the Bridges going

to New Jersey,
Delaware memorial bridge,

all Bridges were checked.

most of the cameras

are catching folks
going through the toll,

normally only when
somebody blows

through a toll, the
cameras zoom in a car.

So there's no luck there.

John ottobre: As the
hours and the days went on,

it was nothing,
it was so surreal.

But I knew in my heart that
something was terribly wrong.

I just knew it.

Narrator: After a
night on the town,

Danielle imbo and
Richard petrone

vanish into a
throng of party goers

on Philadelphia's south street.

Nearly two months have
passed, and investigators

are no closer to
solving the case.

But on April 13, 2010,
a bizarre chain of events

begins to unfold, and yields
the first true break in the case.

It starts with the arrest of
a seasoned criminal named

Robert Carey.

Dave schratwieser:
Robert Carey is

a well-known knock-around
guy from the fishtown section

of Philadelphia.

And he had quite a
reputation as being

a tough guy, a violent
guy, a guy with a temper.

And at some point,
became a suspect

in a massive drug investigation.

Carey was jailed in that case.

And a day later, Carey
hung himself in jail.

Narrator: But not before
Carey allegedly tells

several associates
that he'd been

hired to kidnap and execute
Danielle imbo and Richard


Dave schratwieser: People
who, realizing he was dead,

were now not afraid, and
started to come forward

saying, Carey said, you know,
I was down on south street

that night.

You know that situation with
that couple on south street?

That was me.

-When they told you
this, how did that hit you?

-The only thing that
they've ever said,

was that it was murder for hire.

That's what they believe it was.

Which you know,
is hard, very hard.

-I knew that you were
coming to that point

that you just wanted
answers at any cost,

you just wanted to know.

Narrator: But who
would hire Robert Carey

to kill Richard and Danielle?

The FBI floats the idea that
Richard might have owed money

to a drug dealer or a bookie.

-They were beginning to
suggest a possible motive.

Marge petrone: And I told the
FBI, my son wasn't a gambler,

he didn't do drugs,
he was a worker.

He just worked and
took care of his daughter.

Narrator: A thorough
background check

proves Marge petrone is right.

Her son has no ties to drug
dealers or illegal gambling.

Even so, the
murder for hire theory

continues to gain
traction with the FBI,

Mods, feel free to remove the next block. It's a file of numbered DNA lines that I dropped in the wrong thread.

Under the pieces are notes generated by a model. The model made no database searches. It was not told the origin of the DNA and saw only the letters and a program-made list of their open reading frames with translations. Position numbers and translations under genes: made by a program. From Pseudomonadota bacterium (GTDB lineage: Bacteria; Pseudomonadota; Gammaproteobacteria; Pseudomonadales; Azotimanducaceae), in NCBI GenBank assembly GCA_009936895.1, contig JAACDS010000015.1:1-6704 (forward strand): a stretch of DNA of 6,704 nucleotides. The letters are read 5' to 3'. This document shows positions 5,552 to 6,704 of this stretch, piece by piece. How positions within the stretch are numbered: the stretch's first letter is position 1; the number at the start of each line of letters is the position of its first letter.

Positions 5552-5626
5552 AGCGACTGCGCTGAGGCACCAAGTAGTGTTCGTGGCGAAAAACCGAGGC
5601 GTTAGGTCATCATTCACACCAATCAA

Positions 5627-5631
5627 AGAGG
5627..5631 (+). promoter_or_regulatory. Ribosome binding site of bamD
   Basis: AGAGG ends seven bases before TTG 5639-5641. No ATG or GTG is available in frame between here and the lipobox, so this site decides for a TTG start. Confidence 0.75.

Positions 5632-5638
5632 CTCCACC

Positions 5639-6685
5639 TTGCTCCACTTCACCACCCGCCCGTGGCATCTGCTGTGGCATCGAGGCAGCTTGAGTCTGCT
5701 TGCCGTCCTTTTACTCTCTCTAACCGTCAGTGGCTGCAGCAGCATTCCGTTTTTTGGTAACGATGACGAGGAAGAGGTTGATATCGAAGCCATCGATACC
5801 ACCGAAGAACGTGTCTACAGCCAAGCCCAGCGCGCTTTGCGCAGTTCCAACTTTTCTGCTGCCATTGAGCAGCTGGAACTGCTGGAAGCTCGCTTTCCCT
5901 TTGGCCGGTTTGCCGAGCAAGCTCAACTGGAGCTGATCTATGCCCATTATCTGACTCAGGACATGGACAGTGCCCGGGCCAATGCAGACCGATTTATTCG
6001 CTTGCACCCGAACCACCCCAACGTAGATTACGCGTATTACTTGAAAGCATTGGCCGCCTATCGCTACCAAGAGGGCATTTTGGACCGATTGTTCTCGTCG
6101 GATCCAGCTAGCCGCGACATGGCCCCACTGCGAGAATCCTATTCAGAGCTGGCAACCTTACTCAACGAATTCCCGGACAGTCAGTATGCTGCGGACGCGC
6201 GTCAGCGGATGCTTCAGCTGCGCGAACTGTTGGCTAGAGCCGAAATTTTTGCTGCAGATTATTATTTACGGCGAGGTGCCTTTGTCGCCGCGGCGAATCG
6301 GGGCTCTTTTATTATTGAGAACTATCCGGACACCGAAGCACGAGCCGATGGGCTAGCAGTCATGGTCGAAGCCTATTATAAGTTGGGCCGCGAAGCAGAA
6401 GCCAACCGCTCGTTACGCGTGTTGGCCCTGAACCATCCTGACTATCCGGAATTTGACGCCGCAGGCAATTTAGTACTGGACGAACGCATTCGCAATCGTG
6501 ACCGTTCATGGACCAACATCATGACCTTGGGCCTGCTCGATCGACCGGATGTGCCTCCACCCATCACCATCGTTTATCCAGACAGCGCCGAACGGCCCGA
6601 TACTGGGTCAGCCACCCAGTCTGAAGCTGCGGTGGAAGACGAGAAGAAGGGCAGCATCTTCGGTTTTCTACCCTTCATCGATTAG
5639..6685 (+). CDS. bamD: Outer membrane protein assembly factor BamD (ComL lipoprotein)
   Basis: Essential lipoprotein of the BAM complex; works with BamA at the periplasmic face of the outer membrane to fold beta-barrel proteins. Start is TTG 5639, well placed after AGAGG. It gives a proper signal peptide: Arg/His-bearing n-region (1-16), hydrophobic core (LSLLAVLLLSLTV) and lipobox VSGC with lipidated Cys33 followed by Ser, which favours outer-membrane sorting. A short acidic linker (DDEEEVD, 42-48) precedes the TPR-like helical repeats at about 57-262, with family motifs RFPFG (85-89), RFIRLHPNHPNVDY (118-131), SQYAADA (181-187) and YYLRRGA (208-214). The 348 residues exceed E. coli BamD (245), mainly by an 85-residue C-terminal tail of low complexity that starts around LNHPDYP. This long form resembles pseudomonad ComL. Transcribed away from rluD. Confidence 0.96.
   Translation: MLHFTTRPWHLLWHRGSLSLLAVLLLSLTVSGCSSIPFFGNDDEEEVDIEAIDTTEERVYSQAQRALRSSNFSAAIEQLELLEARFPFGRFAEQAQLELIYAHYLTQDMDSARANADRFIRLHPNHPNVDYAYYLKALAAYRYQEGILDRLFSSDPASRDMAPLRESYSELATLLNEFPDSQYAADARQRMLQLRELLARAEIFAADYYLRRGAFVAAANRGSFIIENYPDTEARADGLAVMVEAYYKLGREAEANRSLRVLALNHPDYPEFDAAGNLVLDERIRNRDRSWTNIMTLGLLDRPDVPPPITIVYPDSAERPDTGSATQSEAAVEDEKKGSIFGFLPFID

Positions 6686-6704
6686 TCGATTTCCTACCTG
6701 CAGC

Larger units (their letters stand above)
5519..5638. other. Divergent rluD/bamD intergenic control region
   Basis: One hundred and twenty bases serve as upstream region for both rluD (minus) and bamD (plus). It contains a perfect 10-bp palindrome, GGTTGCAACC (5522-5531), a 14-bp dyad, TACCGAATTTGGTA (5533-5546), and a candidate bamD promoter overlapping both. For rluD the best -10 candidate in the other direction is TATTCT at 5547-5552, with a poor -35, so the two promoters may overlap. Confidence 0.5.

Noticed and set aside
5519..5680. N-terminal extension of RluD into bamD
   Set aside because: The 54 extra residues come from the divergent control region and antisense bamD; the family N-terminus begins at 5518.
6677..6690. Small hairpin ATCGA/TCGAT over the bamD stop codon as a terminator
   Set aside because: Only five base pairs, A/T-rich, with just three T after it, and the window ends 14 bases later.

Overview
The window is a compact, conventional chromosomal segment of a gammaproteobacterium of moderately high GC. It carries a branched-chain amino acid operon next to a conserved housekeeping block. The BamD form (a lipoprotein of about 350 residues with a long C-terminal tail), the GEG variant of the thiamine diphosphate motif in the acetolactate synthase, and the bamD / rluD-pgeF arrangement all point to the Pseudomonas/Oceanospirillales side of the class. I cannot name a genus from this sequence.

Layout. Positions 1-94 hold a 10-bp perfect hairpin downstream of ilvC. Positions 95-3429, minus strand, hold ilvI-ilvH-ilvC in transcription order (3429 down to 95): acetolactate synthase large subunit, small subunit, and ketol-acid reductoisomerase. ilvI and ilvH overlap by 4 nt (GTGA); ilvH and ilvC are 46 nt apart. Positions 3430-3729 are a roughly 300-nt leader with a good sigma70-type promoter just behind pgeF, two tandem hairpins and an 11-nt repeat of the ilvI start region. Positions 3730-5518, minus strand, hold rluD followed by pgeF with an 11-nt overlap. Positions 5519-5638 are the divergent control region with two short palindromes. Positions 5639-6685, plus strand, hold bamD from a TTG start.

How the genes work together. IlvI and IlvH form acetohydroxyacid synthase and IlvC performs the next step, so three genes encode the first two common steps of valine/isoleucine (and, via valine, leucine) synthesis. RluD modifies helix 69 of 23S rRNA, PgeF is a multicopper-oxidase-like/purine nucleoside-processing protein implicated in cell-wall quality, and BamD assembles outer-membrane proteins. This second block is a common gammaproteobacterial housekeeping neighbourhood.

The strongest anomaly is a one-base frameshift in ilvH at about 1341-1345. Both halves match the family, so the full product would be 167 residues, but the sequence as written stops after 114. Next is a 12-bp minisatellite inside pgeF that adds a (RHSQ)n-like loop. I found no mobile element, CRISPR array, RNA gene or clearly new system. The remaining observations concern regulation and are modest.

and over the next several
months, dozens of leads

pour in.

Vito roselli: We dug
up yards in New Jersey

and outside of Philadelphia.

We've had cadaver dogs
searching yards and houses,

all based on what
we thought were

promising leads at the time.

Narrator: None of these
leads culminate in an arrest.

But clues picked
up along the way

provide the FBI with
an ever expanding

the volume of
circumstantial evidence.

Vito roselli: We have
countless phone records.

We have countless
financial records.

We have talked to
a number of people

that have said different things.

We have all that
information which

led me to believe
that this was done

at somebody else's request, I.E.

Murder for hire.

Narrator: But with the
self-proclaimed trigger-man

dead, investigators
are having trouble

moving the case forward.

Vito roselli: We
have not identified

an official suspect
in this investigation.

We'll follow through on
anything, within reason,

to help us get
to that next step.

John ottobre: I don't even
care who's responsible anymore.

I just want to bring her home
and say goodbye the right way.

I want everybody to
have an opportunity

to say goodbye to probably the
most wonderful person they've

ever known.

-I truly believe due
to all your hard efforts,

that it will pay off one day.

And you'll get the
answers you've

been so desperately seeking.

I know you could never
imagined the journey ahead of you.

-I just miss him so much.

Narrator: Richard
and Danielle were last

seen in south Philadelphia
on February 19, 2005.

Richard is 5 feet 9 inches
tall, and has blue eyes.

Danielle is 5
feet 5 inches tall,

with brown hair and Hazel eyes.

If you have information
about Danielle or Richard,

please go to mylifetime.

and click on the tips button.

Coming up, west des
moines, Iowa, 1982.

12-year-old Johnny gosch has
a Sunday morning paper route,

until one morning, he vanishes.